The mood in Europe, Middle East, Africa and Asia is the worst I have seen in recent memory – including the conditions leading into 2008. There is, however, a new sense of urgency everywhere, and the classic response of “it could be worse” is now being replaced by frank questions about what to do next and how bad the trade war and populism can get. A status check tells us that the situation is bad and will get worse if nothing changes. Looking ahead of the curve, however, we need to ask what might change the dynamic?
The price of money is the easy fix: the market has already largely reversed the Fed’s anticipated tightening, and the entire US yield curve – so important as the Fed controls the price of global money – has dropped BEWARE THE GLOBAL POLICY PANIC sharply. This offers little more than psychological support; the price of money is the least potent of the Horsemen as the proximity of the zero-bound weakens the monetary transmission potential of lower rates. Outside the US, there is even less interest-rate policy room to work with in most cases.
The most important factor is the quantity of money, and even if all the major central banks opened their taps now, the boost to economic activity wouldn’t really be felt until around Q3 of this year. The transmission of the credit impulse into the economy, in other words, takes at least nine months and often longer depending on a country’s debt levels. But for renewed growth in the quantity of money, the Fed will need to reverse QT, a shift that would bring a fresh bout of market distress akin to what we saw in December.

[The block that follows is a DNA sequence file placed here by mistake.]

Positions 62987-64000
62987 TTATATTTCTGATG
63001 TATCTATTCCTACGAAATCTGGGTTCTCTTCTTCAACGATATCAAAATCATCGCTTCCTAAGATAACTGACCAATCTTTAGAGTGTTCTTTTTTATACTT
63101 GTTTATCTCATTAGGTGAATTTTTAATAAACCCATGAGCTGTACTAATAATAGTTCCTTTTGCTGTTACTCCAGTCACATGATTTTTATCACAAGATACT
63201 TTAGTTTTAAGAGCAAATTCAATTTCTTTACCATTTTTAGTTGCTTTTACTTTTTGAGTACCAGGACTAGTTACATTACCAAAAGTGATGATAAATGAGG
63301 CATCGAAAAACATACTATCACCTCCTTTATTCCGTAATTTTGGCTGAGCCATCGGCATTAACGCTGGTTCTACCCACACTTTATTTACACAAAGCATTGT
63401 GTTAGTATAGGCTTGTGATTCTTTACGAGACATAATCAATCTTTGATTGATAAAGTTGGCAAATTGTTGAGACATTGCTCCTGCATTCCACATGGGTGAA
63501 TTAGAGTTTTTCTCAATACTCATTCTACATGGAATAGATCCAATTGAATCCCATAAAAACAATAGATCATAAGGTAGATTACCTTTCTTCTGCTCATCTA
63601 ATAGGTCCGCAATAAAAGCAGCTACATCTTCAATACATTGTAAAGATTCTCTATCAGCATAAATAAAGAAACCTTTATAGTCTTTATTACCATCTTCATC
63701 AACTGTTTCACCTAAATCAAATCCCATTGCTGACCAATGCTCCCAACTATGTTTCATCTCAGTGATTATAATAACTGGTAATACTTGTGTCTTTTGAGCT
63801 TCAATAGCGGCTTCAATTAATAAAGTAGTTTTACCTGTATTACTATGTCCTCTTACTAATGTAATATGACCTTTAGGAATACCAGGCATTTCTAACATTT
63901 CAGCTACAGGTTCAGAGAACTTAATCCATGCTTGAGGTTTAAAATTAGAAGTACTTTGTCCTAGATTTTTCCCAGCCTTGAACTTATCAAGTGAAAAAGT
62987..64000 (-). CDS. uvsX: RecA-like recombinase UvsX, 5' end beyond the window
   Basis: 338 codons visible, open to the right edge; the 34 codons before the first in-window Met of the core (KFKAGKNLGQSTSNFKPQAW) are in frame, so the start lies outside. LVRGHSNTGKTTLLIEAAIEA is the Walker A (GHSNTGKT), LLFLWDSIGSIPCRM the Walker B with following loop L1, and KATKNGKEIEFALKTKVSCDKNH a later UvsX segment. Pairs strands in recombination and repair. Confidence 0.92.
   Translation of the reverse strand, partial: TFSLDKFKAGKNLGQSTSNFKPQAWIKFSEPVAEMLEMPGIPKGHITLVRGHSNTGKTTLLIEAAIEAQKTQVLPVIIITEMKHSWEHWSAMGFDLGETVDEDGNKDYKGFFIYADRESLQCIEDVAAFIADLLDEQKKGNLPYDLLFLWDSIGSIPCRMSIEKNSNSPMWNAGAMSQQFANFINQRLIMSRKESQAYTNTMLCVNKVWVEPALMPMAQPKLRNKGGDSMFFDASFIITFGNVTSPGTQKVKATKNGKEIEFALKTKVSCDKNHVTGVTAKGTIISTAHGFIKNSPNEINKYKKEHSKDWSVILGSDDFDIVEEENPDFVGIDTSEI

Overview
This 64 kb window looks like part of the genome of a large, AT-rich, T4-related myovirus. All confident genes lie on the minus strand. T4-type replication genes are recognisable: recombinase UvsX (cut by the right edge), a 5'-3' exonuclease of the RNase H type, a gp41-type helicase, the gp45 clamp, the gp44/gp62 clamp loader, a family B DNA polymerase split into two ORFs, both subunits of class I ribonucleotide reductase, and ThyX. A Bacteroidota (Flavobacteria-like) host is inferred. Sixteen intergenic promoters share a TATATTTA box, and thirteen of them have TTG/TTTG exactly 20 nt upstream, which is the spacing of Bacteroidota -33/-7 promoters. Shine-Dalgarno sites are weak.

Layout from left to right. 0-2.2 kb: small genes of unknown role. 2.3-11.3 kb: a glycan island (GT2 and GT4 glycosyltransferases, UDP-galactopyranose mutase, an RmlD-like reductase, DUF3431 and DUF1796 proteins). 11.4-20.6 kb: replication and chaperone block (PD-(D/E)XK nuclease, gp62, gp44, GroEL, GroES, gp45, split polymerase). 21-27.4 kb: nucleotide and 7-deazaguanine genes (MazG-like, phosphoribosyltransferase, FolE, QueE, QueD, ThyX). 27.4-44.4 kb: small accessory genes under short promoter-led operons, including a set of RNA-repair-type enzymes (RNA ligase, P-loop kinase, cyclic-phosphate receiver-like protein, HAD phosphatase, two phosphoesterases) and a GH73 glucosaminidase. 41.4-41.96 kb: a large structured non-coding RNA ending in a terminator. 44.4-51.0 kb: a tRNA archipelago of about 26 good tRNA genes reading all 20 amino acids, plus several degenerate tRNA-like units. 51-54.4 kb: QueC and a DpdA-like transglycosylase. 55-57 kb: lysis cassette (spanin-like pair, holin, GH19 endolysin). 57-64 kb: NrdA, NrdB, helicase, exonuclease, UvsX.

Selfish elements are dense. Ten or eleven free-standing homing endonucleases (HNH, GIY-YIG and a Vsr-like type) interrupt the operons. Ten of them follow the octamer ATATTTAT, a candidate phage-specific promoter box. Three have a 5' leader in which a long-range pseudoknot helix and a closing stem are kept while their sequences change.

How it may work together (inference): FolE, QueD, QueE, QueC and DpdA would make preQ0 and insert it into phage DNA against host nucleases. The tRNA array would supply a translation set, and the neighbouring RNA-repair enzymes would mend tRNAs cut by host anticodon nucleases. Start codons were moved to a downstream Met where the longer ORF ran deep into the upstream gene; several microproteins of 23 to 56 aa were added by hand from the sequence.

One bright spot for the new year is that the price of energy in USD terms plummeted back to 2017 levels in Q4, though it remains very volatile. Still, it will take some time for this fresh stimulus to be felt after the highest prices since 2014 were registered a mere three months ago – particularly for emerging market currencies, which were likewise very weak at the time. Energy could remain lower, but Opec and non-Opec producers alike will try to keep the $50/barrel price floor in place for Brent.
In Q1, a combination of the Fed pausing and signalling a climb-down from QT with China continuing to drive the CNY stronger toward 6.50 or better versus the USD could help. China can pay the price of a 5% stronger currency as it reduces the burden on state-owned enterprises’ USD-denominated debt and could power a massive boost in resolving the trade impasse. At the same time, a strong policy move like this from China with a weaker USD backdrop could drive a considerable relative revival in EM assets.
Finally, on the reversal of globalisation: there is no clear long-term solution here, but the global economy is suffering, global markets are shaken after a terrible 2018, and China will do all it can for stability. The hunt for a solution is fully engaged, and the odds of one appearing are rising fast. In our view, a solution needs to show itself before February 5, the Chinese New Year – this is a top priority for both sides in the US-China trade dispute. The alternative is simply too dire.
After Chinese New Year, we will see powerful support for the Chinese economy – it is needed, and it will come. Nonetheless, beware of incoming turbulence as the policy response everywhere is reactive rather than predictive and may come a bit too late. This means that Q1 is the riskiest period, and this is where the cyclical low in assets and the economic cycle will come. Q1 may see a significant market low for this part of the cycle.
That being said, early 2019 could merely mark the start of the cycle or the early innings of the next cycle of intervention. 2020 is more likely to prove the real year of change. That would fit the political cycle, and it might take an even bigger scare for central banks and politicians to get their acts together – unfortunately.
Welcome to the Grand Finale of extend-and-pretend, the worst monetary experiment in history.